The reason their feathers are shiny green/bronze is because of structural coloration! Rather than having pigments inside their feathers, Nicobar pigeons have tiny, nanometer-scale ridges on the surface of their feathers. When light reflects off the feather it is distorted in such a way that it appears green/bronze and shiny. Structural coloration is rather common in birds; almost all green and blue feathers are the same way, but the Nicobar pigeon takes it to a whole new level.
Unlike many flocking birds, Nicobar Pigeons are known to fly in columns, sometimes almost single file. The white tail of mature birds serves as a ‘taillight’ for the bird behind it, helping the flock to stay together.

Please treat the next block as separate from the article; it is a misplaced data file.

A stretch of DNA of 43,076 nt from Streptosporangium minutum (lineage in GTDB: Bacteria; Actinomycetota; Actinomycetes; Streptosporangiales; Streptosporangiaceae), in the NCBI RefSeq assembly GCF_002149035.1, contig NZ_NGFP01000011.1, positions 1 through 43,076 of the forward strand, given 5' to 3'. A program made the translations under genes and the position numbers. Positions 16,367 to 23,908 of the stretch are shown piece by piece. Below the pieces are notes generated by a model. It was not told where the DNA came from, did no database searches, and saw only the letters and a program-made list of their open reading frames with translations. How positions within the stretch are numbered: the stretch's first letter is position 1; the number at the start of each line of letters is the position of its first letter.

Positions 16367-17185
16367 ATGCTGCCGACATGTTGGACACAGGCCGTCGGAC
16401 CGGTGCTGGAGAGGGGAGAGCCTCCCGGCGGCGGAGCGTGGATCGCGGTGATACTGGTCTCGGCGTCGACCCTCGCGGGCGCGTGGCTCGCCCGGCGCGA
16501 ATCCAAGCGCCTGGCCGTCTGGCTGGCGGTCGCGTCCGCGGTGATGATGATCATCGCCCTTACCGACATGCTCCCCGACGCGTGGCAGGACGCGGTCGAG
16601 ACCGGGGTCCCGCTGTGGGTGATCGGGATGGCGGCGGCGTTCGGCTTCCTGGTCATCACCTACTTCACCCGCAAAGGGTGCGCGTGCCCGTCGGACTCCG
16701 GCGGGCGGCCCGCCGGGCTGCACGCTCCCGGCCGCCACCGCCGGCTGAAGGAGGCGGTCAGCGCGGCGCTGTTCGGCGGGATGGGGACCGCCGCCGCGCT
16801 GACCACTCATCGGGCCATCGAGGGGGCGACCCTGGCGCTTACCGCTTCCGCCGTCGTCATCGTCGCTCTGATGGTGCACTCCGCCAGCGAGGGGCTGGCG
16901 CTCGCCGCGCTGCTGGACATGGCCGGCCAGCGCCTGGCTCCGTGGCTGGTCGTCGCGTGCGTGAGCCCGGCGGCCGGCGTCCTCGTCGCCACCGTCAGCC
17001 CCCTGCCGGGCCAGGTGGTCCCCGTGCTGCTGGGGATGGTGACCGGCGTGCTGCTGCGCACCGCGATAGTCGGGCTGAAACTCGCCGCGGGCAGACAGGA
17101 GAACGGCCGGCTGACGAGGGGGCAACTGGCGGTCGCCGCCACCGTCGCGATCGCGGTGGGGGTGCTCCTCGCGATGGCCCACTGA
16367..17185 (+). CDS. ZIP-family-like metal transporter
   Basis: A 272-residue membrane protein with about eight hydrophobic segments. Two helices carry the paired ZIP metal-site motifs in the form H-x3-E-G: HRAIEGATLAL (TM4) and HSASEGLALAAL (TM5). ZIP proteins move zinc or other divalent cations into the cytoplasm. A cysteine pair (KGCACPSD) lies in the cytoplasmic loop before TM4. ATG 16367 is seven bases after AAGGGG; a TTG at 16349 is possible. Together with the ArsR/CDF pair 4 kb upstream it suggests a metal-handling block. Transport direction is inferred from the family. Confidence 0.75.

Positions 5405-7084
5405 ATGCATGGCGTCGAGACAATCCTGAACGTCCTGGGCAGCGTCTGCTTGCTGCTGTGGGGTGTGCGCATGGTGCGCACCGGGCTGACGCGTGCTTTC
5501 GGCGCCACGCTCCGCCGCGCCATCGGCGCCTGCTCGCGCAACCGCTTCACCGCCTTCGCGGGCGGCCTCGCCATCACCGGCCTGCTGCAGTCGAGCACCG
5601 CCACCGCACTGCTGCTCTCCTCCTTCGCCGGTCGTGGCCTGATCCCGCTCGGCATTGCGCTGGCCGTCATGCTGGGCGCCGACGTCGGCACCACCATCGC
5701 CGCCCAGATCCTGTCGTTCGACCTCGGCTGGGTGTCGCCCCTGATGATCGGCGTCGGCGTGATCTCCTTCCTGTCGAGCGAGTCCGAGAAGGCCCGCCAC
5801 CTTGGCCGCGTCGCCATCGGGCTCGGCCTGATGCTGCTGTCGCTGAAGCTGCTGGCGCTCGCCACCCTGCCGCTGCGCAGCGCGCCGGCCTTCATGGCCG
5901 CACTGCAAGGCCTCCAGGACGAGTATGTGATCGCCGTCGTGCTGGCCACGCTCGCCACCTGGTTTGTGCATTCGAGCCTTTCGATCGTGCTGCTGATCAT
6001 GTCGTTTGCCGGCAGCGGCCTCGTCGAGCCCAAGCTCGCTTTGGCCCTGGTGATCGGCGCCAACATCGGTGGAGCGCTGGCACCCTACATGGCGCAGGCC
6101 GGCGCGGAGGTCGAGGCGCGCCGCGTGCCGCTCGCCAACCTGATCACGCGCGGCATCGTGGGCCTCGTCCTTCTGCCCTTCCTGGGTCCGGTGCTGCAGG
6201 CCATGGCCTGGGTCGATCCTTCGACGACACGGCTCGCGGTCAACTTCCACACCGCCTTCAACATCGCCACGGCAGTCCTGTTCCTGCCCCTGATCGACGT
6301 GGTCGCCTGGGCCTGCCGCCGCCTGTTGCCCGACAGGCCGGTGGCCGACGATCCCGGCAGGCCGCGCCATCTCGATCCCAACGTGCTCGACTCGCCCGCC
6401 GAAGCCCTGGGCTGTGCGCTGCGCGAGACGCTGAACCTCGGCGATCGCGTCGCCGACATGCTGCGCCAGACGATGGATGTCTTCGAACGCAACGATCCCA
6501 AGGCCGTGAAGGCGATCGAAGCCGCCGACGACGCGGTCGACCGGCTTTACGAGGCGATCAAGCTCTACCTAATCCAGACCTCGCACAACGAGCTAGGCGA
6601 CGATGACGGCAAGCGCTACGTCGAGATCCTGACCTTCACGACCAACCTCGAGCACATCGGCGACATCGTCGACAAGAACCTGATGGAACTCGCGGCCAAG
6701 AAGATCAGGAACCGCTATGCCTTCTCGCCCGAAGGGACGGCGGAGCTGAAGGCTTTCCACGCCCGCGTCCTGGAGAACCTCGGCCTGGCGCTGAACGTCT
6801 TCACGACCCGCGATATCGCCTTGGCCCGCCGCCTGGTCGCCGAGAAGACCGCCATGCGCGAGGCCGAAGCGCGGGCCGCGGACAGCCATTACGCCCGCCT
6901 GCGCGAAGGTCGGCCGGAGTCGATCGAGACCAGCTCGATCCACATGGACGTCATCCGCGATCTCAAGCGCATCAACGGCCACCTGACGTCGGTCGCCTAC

The female Nicobar pigeon lays a single white egg, which is long and elliptical in shape. The egg is incubated by both adults and hatches after around two and a half weeks. The chick is initially helpless and fed a rich crop milk fluid, regurgitated by the adults, who continue to tend the chick until it fledges at about three months.
Nicobar pigeons are Near Threatened on the IUCN Red List. Their population is in decline mainly due to habitat destruction. Illegal capture and hunting is not a primary threat due to the pigeon’s wide range, but will become more of a problem as their habitat decreases. Introduced predators are another aspect that is harming these pigeons.